A middle-grade adventure stars a group of children who can morph into animals.
On the bucolic planet Adoran, Grand Pierre and Aunt May run a farm. Under their guidance are children who can change into animals: Boxer, age 12, becomes a dog; Battle, 11, turns into an armored mastiff; Manx, 10, transforms into a cat; and Wren, 8, takes flight like her namesake. Originally hailing from the planet Ulterion, the kindly couple are also part of a resistance movement working against robots programmed to destroy them. The children, likewise from Ulterion, are clones “developed...with specific animal traits” from Adoran. Once the children’s training in combat and subterfuge is complete, Pierre takes them to an orphanage on the outskirts of a settlement run cruelly by the robots. There they covertly team up with Father Brion to run sabotage missions against enemy buildings, hoping to disable the androids’ communication systems. The Special Ones must also contend with bullies and whether or not to trust strange children they encounter in their cloak-and-dagger world. Speed is essential, because with the robots preventing people from hunting or growing crops, nobody can afford donations to the orphanage—and Father Brion may have to shutter it. In this optimistic novel, White (The Twins of Fairland, 2014, etc.) writes for his young audience with instruction foremost in mind. Pierre tells the kids, “Always control your powers, work as a team through cooperation, be cautious before you act, and be curious if...something needs explaining.” This is ideal advice for real-world behavior, and the author illustrates his Cs through detailed—though sometimes repetitive—missions that also require animal prowess. He anticipates one of the audience’s biggest questions when he explains: “Plain clothes merged into their animal forms, but they could not be holding other items when they changed.” After the Special Ones befriend the characters Bear, Dent, and Bunny, readers will see that kindness and inclusion are the way forward.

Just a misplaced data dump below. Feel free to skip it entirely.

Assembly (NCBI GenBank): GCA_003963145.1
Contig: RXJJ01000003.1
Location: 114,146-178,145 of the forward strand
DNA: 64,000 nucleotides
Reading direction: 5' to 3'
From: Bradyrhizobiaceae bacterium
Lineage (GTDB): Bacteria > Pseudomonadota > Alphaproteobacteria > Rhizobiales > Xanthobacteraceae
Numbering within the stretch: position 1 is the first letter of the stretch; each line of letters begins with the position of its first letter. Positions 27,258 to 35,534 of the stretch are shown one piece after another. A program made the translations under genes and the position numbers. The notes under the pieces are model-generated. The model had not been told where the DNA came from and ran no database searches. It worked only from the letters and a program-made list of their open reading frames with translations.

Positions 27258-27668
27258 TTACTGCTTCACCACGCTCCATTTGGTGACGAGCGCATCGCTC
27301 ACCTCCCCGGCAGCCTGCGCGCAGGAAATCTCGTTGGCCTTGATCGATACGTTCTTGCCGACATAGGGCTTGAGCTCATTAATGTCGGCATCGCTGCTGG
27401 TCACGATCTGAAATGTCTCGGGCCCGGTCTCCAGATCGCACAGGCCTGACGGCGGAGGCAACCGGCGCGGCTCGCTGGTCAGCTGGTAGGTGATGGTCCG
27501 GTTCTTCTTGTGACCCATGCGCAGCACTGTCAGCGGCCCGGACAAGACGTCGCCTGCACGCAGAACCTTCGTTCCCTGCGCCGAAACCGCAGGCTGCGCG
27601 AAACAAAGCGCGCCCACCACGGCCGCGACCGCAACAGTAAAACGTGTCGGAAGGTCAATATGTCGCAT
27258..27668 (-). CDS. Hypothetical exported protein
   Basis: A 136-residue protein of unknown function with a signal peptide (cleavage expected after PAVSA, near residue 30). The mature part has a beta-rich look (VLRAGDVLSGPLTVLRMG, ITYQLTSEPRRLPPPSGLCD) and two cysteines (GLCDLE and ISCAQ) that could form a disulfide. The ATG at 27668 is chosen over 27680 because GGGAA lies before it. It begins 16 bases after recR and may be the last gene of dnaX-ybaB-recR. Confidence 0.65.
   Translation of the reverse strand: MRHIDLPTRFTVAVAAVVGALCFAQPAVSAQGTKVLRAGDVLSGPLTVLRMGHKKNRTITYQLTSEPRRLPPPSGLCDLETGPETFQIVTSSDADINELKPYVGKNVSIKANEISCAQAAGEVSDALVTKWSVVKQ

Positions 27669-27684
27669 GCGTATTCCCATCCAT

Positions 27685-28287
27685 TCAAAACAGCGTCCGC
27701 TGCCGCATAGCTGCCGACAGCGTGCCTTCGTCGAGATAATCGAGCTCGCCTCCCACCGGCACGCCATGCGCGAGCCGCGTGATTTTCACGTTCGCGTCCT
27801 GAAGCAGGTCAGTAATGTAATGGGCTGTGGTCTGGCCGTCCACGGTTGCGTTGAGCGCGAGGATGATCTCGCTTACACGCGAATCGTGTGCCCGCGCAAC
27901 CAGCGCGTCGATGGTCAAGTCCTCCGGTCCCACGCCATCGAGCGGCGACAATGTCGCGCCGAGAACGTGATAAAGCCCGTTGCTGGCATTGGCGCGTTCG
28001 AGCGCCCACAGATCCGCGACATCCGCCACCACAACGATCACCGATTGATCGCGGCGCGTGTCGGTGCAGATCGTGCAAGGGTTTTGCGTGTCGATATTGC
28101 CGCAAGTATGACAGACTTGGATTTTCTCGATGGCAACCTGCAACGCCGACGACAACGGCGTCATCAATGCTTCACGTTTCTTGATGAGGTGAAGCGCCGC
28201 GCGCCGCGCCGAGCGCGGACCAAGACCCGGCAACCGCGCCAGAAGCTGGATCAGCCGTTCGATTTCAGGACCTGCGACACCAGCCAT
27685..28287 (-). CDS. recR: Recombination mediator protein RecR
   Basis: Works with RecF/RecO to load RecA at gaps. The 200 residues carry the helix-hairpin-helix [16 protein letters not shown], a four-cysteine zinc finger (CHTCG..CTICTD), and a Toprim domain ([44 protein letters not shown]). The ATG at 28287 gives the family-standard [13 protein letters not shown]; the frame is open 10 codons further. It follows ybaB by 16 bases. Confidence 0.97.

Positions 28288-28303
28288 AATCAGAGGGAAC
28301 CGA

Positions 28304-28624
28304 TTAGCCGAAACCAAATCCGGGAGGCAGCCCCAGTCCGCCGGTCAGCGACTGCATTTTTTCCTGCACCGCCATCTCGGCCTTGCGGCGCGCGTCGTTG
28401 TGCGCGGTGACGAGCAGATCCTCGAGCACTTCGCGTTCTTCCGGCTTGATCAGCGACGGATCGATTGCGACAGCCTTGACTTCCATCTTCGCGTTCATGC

Despite imperfect lives, these vivid characters remain role models of perseverance.